Mild traumatic brain injury: Neurosensory effects

Research output: Contribution to journalReview articlepeer-review

12 Scopus citations


Purpose of review: The purpose of this review is to examine recent advances in the diagnosis and treatment of mild traumatic brain injury with attention to the neurosensory sequelae. Recent findings: There has been a great deal of work done in this area over the last 18 months. Much of the work focuses on diagnosing the disorder. The neurosensory sequelae can be difficult to diagnose with headache relying on subjective information and cognitive effects and fatigue being very difficult to accurately measure. Dizziness is a very common disorder and probably the easiest effect to measure objectively and evidence is mounting that diagnosing and treating dizziness is very important in this patient group. Advances in treatment have occurred in the last 18 months but there is still a great deal of work necessary in this area. There is one reported pharmaceutical countermeasure and it is vital that this medicine be further tested and developed. Therapies remain the mainstay of treatment and work in this area needs to be supported. Summary: It is clear from this review that mild traumatic brain injury is a rapidly growing public health issue and it vital for those who see these patients to be well versed in the neurosensory manifestations so that appropriate diagnosis and treatment are provided and accurate prognostic implications can be provided for patients and their families.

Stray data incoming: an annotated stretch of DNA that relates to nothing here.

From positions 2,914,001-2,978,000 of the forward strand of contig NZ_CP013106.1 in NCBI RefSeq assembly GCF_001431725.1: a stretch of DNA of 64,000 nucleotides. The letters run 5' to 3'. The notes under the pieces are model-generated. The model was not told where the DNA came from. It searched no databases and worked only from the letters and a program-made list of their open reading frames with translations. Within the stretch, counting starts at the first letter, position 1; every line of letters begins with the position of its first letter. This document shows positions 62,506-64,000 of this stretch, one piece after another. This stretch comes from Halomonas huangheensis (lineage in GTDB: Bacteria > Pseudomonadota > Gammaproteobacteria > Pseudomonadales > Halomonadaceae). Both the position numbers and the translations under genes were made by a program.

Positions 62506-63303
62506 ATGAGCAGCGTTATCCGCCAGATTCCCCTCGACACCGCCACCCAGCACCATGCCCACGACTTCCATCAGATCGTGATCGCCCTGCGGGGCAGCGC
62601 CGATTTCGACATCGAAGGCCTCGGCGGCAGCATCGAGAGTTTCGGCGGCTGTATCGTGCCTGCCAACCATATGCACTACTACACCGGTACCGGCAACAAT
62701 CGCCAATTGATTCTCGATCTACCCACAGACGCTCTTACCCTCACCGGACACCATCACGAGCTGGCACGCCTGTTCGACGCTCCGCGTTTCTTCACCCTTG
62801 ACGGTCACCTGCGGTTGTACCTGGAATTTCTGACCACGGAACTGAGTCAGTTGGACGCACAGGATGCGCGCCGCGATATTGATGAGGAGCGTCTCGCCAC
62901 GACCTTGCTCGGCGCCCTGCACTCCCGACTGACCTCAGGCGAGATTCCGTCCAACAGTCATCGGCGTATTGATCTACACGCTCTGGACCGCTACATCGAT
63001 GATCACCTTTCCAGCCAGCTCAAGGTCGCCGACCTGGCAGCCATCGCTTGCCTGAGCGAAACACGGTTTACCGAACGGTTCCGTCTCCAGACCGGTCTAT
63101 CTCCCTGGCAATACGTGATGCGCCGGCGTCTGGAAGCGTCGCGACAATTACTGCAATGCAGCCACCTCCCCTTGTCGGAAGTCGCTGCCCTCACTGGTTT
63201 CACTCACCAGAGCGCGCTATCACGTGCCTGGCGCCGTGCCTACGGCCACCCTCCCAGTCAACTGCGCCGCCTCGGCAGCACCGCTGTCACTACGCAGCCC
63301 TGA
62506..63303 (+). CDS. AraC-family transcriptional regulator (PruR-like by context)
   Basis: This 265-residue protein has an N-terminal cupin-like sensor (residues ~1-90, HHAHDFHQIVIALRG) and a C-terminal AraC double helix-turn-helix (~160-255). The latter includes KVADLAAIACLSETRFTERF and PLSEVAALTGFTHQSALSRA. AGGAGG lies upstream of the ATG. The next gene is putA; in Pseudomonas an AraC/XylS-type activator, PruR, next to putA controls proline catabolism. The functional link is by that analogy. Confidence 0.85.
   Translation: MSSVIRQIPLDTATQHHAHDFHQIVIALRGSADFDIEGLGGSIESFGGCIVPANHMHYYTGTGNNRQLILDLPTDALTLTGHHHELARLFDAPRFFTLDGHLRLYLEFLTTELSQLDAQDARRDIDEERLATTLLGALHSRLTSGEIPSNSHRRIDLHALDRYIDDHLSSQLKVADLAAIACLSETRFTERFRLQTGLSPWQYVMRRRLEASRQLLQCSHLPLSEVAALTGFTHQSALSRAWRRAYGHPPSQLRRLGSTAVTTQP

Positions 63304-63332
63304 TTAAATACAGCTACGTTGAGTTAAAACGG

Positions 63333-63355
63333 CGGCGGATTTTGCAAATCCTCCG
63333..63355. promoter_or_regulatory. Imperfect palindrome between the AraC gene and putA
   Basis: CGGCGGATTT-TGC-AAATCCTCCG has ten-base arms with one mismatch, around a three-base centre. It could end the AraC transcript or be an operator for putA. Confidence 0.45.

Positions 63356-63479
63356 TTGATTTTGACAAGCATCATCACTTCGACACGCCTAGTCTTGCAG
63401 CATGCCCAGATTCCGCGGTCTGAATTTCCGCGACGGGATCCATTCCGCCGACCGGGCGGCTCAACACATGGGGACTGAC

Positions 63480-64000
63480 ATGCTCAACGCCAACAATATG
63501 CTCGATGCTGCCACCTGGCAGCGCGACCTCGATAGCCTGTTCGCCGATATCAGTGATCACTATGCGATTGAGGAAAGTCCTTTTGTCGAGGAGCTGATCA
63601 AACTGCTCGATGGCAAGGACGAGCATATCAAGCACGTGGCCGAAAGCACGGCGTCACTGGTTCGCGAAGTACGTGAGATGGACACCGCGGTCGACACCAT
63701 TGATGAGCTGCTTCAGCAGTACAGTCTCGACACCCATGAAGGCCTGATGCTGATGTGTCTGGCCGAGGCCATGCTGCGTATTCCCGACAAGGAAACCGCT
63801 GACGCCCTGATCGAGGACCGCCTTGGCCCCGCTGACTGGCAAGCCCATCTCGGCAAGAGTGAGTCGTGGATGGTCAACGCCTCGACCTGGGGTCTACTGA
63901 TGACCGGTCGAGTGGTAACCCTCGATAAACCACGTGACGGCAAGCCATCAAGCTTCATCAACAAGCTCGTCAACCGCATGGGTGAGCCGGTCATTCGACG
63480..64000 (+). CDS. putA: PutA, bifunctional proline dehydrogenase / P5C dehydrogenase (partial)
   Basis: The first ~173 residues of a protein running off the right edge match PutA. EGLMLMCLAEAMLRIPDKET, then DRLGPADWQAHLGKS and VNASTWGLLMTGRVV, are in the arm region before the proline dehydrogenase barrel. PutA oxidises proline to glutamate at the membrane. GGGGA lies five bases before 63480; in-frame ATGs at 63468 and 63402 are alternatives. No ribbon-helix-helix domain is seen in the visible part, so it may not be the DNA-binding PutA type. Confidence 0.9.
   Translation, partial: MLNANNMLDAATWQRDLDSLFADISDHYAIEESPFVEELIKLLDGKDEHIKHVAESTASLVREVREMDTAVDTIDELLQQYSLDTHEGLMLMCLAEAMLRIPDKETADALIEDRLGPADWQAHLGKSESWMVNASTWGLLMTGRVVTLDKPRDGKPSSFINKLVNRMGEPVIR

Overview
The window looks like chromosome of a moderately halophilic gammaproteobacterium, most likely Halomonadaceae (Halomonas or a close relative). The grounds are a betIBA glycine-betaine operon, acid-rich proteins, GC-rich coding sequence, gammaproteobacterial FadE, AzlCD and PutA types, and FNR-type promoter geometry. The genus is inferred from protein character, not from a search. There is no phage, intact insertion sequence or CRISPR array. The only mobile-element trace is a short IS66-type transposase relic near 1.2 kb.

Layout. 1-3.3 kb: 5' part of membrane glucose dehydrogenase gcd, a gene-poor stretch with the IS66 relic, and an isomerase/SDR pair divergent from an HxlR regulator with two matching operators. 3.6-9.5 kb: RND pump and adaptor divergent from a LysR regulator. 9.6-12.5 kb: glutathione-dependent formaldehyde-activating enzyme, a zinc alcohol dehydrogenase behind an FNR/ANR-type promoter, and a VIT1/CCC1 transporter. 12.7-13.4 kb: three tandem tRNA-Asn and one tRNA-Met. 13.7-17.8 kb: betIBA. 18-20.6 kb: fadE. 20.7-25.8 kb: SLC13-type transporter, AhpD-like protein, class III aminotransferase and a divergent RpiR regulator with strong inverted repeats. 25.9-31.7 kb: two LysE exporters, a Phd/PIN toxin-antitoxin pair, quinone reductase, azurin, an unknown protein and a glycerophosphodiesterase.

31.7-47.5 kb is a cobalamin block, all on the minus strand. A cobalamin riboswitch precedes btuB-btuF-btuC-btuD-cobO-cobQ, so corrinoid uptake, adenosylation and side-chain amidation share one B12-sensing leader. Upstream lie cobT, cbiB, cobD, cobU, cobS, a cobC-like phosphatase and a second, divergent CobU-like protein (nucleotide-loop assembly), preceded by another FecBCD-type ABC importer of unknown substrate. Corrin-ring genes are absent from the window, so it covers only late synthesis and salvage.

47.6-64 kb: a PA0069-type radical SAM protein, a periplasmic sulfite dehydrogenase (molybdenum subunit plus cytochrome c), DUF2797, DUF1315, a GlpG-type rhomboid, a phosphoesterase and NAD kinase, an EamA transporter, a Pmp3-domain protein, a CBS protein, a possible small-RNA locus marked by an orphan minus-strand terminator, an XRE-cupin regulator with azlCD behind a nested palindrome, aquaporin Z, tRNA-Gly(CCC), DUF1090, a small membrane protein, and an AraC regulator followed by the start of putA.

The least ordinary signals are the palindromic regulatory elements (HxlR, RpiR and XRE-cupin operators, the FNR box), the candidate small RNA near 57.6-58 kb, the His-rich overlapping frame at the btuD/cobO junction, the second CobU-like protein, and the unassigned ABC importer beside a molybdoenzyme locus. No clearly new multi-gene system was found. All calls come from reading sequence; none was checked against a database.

Original languageEnglish (US)
Pages (from-to)74-77
Number of pages4
JournalCurrent Opinion in Neurology
Issue number1
StatePublished - Feb 13 2015


  • dizziness
  • mild traumatic brain injury
  • neurosensory sequelae
  • vestibular rehabilitation

ASJC Scopus subject areas

  • Neurology
  • Clinical Neurology


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